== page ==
‘It is widely believed that urbanisation is occurring faster in sub-Saharan Africa than anywhere else in the world, as migrants move from rural to urban settlements. This is a fallacy.’ – Dr Debbie Potts, Whatever Happened to Africa’s Rapid Urbanisation?
Debbie Potts’ Counterpoint for the Africa Research Institute is a nicely written, nicely provocative piece that demonstrates in 15 short pages why most of the received wisdom on urban Africa is wrong.
African urban spaces may be expanding rapidly, but in many mainland countries growth in urban populations hardly outstripped national population growth in the 1990s and 2000s. Data for 18 countries collected and analysed by Dr Potts and others shows that urbanisation levels declined in 4 countries, and stagnated or increased very slowly in a further 10. Only four countries – Burkina Faso, Cameroon, Tanzania and Kenya – experienced rapid urbanisation.
Potts points to the fact that it has become “common knowledge” that Africa’s cities are expanding at a frightening and seemingly unstoppable rate. However, the evidence for this is sketchy – impacted by politicised censuses (Nigeria), no censuses (DRC) and ambiguous definitions of “urban”. But, in time, if you say something enough and it sounds plausible then “fictitious figures [become] facts by being constantly re-stated”.
That is the first point to take from the piece. The second explains why it is (or isn’t) happening, and contains a strong criticism of neo-liberal policies fashioned in the 80s, 90s and noughties under the principles of ‘Structural Adjustment.’ In essence, Potts is arguing that if we think of African urban spaces as places that attract and support rapidly expanding rural-urban migrant populations, then we fundamentally misunderstand the damage such policies had on the economies of such places: “the primary cause of much slower urbanisation since the 1980s was economic…[and ] urban populations bore the brunt of formal job losses.” Potts goes so far as to say that incomes were “ravaged” by structural adjustment, giving startling examples from Tanzania, where they fell by 82 percent between 1972 and 89; Nigeria by 90 percent between 1981 and 1990 and Uganda – also 90 percent between 1972 and 1990. These really are staggering figures, and provide a convincing explanation as to why strong rural to urban migration in Africa is usually countered by comparable urban to rural movement – cities being unable to support such population expansion with jobs, adequate accommodation and services.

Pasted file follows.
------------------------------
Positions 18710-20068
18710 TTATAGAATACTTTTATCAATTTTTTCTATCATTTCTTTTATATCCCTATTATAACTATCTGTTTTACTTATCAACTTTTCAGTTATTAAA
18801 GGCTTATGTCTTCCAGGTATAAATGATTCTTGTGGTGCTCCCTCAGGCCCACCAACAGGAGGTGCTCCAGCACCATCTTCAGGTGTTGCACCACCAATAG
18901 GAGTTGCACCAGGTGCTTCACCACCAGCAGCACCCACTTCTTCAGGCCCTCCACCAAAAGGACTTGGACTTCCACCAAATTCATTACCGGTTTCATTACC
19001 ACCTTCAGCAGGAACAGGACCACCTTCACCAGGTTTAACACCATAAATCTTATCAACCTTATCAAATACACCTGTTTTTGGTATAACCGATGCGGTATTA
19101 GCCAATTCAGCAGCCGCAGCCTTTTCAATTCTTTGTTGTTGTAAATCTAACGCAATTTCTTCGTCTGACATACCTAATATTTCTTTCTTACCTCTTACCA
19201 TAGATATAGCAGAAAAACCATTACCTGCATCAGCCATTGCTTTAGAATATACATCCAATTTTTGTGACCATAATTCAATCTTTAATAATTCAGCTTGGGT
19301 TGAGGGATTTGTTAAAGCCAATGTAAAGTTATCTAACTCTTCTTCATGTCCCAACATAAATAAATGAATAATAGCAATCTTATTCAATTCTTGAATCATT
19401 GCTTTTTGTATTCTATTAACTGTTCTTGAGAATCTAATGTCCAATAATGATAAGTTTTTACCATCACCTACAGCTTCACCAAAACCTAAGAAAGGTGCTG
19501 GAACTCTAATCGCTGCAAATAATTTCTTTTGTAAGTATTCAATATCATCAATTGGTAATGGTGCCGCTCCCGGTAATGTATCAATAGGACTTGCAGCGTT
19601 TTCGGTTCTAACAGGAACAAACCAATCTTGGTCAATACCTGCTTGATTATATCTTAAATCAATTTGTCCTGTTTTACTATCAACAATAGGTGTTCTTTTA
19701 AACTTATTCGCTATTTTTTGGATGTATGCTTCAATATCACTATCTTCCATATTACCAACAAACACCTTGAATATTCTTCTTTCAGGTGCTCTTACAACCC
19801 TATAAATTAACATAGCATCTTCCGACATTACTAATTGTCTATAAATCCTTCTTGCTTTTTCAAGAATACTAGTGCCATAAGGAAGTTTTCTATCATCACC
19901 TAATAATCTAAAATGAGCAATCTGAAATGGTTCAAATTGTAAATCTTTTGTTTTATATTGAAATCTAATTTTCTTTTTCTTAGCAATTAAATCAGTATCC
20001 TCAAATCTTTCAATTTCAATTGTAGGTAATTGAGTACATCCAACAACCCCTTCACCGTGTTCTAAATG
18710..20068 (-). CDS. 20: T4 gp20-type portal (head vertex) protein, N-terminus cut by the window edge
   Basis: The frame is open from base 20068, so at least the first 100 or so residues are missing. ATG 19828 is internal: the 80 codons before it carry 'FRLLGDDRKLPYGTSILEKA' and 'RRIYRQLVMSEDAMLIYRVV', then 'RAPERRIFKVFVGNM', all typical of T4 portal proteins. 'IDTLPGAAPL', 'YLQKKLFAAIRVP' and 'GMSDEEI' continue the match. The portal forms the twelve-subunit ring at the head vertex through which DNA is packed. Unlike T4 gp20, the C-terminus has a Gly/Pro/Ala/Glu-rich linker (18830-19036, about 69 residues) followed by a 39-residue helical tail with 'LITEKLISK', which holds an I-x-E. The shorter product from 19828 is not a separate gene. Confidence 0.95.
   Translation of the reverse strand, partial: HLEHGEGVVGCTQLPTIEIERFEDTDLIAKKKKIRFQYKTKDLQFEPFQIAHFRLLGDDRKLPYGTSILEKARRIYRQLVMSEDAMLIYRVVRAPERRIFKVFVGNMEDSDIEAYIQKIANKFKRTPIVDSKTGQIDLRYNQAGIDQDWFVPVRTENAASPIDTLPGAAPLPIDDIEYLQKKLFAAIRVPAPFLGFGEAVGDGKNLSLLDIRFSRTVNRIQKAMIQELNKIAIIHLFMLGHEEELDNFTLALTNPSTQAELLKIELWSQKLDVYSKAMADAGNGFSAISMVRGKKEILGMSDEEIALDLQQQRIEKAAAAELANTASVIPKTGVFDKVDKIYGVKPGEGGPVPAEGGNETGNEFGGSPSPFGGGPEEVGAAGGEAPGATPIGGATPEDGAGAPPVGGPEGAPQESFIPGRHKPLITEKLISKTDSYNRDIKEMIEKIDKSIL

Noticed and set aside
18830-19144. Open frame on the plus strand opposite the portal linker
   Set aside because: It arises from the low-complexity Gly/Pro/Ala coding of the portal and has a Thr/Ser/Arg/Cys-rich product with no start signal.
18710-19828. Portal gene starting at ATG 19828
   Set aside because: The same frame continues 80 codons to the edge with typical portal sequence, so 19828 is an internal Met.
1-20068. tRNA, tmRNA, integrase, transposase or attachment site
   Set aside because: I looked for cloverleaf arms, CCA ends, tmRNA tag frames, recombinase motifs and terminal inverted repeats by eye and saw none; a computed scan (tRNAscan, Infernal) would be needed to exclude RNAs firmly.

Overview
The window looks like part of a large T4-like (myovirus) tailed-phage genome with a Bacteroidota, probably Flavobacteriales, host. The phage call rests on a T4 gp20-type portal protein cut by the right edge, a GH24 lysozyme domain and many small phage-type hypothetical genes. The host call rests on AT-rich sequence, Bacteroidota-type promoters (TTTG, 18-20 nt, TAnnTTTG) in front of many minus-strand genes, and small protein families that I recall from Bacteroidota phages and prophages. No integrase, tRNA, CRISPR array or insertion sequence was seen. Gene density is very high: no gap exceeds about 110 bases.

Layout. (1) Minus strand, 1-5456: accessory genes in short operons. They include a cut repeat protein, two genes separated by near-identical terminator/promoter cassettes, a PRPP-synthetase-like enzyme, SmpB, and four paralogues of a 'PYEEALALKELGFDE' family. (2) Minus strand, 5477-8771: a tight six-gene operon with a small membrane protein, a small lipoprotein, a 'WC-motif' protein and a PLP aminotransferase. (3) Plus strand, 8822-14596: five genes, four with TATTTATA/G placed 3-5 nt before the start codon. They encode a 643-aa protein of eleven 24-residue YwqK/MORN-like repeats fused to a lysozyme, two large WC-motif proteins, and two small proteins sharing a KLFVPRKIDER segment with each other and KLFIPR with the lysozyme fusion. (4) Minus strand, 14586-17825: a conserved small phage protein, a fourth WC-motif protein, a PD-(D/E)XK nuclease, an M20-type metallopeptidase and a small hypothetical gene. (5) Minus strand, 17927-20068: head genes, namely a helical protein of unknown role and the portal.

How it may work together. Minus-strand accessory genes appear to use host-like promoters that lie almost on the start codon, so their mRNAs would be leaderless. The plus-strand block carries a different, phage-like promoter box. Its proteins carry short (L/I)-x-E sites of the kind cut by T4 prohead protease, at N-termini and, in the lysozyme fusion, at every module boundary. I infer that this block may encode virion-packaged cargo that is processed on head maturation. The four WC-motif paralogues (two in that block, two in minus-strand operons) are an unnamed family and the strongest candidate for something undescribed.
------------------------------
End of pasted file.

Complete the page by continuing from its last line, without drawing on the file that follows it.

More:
Potts is critical of the use of ‘Asian models’ which failed in African contexts that had insufficient industrial or manufacturing bases. Inadequate human capital meant that investment which required a skilled or educated work-force could not be enticed into the newly liberalised African marketplace. The reverse of what was intended occurred, and much of urbanised Africa actually de-industrialised in the latter decades of the 20th century.
Using the example of Mozambique, which came out of a brutal civil war in the early 1990s, and then had a Structural Adjustment programme thrust on it by international financial institutions, Potts asserts that what that country needed was “a Marshall Plan” rather than having its budgets slashed. Such sentiment strikes a chord in this present economic climate, where debates over public sector cuts in debt-ridden countries like Greece and Italy provide a contemporary and Western manifestation of this same economic pain.
Whilst GDP rates have improved in many African countries in the last 10 years – which has been received with a new wave of Afro-optimism, and increased multinational business interest – Potts argues that this has not proved to be a catalyst for job creation and resultant urbanisation. Migration to urban areas remains substantially circular, with urban economic insecurity and a relatively high cost of living forcing many migrants to return to their original homes in rural areas.
Potts’ paper feels like a shot of cold water poured on the ‘Africa-rising’ narrative that we are becoming increasingly used to hearing, particularly from a business community eager to jump on the next big thing. However, it may be that her arguments are not specifically Afro-pessimistic, but rather demonstrate a wider disillusionment with neo-liberal economic policies that have, since the end of the Cold War, become the only game in town. It is, after all, not just African countries that have experienced growing inequalities, coupled with declining industrial and manufacturing sectors. Potts uses static urbanisation in Africa as a compelling piece of evidence to show that things might not be getting better economically as quickly as people may have hoped.
Magnus Taylor is Managing Editor, African Arguments Online.